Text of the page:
Mulk Reviews (Top Critics)
By Sreehari Nair (2.5/5)

Anubhav Sinha's Mulk gets so many touches, details, and simmering tensions right that it starts to give you the pessimist's hunch: 'God, this can all go downhill pretty fast!' And then it does.

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By Hiren Kotwani (3.5/5)

Inspired by real-life events, the story of Mulk revolves around a Muslim family from Varanasi, headed by lawyer Murad Ali Mohammed (Rishi Kapoor). Their happy life is turned upside down when his brother Bilal's (Manoj Pahwa) son Shahid (Prateik) gets involved with a terrorist leading to a bomb blast that kills several people.

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By Shantanu David (3/5)

Indians are terrible people, let's face it. We truly are. I realised this while watching Mulk, a Muslim-themed pastiche of Shoojit Sircar's Pink, though naturally that realisation is ever recurrent. While walking out of the film discussing xenophobia, I was forced to overhear a diatribe on how people from one of the Indian states eat humans. I don't even want to know who these people talking in front of me are, but we're definitely somebody else inside our skins.

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By Lakshana N Palat (3.5/5)

After what seems like eons, Bollywood finally decided to abandon all subtlety and address the massive elephant in the room - communal hatred and its terrible repercussions. Mulk is a much-needed and timely attack on Islamophobia, and comes quite close to the grim reality that we now live in.

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By Devansh Sharma (3.5/5)

More than a film, Anubhav Sinha's Mulk is a voice. It is the voice of a section of Indian society working tirelessly to get rid of the prejudice around a certain community in the contemporary world. Recently, a motley group of intellectuals, including Bollywood actors Swara Bhasker and Zeeshan Ayub, initiated the #TalkToAMuslim Twitter campaign to bridge the communication gap between Muslims and other communities that is widening under the divisive socio-political narrative of today.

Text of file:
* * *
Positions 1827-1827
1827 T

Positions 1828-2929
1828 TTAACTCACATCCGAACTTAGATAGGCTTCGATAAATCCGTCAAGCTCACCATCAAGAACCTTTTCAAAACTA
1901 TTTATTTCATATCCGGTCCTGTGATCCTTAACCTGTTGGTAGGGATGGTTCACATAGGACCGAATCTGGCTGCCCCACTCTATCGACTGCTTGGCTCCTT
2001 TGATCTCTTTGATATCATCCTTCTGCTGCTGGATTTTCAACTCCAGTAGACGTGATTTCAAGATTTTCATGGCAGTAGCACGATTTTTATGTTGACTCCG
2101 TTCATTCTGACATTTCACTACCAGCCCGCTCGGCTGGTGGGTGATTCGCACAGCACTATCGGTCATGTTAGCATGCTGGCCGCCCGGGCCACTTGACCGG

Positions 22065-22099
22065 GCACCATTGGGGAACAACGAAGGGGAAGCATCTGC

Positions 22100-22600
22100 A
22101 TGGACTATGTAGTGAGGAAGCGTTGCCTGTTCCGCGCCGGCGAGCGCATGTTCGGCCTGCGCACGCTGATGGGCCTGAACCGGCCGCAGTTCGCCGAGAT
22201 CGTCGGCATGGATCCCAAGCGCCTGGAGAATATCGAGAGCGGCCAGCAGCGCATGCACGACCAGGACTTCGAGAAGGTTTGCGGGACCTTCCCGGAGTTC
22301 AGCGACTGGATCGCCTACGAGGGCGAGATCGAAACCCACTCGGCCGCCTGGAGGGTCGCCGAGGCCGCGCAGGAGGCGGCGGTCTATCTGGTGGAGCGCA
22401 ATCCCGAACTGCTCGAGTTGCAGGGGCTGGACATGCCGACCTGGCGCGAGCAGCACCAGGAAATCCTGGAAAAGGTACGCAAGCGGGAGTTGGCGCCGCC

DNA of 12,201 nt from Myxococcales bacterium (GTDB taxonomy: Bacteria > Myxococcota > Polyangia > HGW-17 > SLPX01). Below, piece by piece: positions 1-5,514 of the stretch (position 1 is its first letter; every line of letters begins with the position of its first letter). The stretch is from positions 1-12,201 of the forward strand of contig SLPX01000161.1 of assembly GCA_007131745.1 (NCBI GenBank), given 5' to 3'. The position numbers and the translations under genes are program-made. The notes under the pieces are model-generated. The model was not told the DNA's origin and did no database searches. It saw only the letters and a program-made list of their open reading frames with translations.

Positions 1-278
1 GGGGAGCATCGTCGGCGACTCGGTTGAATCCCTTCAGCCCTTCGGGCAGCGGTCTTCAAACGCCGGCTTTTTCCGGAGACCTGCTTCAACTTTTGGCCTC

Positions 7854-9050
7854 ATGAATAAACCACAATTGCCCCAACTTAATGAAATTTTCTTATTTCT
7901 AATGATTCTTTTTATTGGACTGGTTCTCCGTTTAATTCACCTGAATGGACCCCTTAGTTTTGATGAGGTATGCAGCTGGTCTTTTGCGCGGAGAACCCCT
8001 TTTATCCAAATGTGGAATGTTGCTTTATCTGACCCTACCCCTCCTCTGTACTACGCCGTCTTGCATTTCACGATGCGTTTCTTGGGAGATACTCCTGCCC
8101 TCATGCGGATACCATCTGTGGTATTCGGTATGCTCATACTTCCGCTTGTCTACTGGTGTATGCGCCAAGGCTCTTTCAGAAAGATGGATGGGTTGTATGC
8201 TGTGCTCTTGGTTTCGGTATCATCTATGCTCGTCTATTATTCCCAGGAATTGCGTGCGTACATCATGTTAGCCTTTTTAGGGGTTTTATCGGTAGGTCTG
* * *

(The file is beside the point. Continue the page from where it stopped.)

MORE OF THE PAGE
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By Nandini Ramnath

Anubhav Sinha's filmography has included action thrillers, romcoms and a superhero movie. In Mulk, the director applies some of the rules that govern commercial entertainers to a complex drama about social prejudice. Mulk, written and directed by Sinha, proceeds like an investigative thriller with lashings of topical commentary before landing up in the designated battleground of moral and ethical questions in the movies - the courtroom.

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By Komal Nahta

Murad Ali Mohammed (Rishi Kapoor) is a respected lawyer who lives in Lucknow with his wife, Tabassum (Neena Gupta), younger brother, Bilal (Manoj Pahwa), sister-in-law, 'Chhoti' Tabassum (Prachee Shah Paandya), nephew, Shahid (Prateik Smit Babbar), and niece, Aayat (Vartika Singh). Murad Ali Mohammed's son, Aftab (Indraneil Sengupta), and his Hindu lawyer-wife, Aarti (Taapsee Pannu), live abroad.

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Taran Adarsh
By Taran Adarsh (3.5/5)

Mulk: POWERFUL. Bold, hard-hitting and topical content-driven film... Asks pertinent, difficult, uncomfortable questions... Strong drama... Power-packed dialogue... Director Anubhav Sinha gets it right... Recommended!

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By Umesh Punwani (4.5/5)

Murad Ali Mohammed (Rishi Kapoor) is a small-time lawyer living in his family house in Varanasi which has been there since before the partition. Just any other Muslim in India, Murad Ali is someone who's best friend with a Kanhaiya as he's with an Aftab. He is shown to have some personal issues with his brother, Bilaal Mohammed (Manoj Pahwa).

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By Kunal Guha (3/5)

Films based on how certain minorities are marginalised or worse, profiled based on prejudice, follow a predictable path. Dress up the community deliberately to portray their secular streak and convey their immense respect for those from other faiths. And then, an explosion.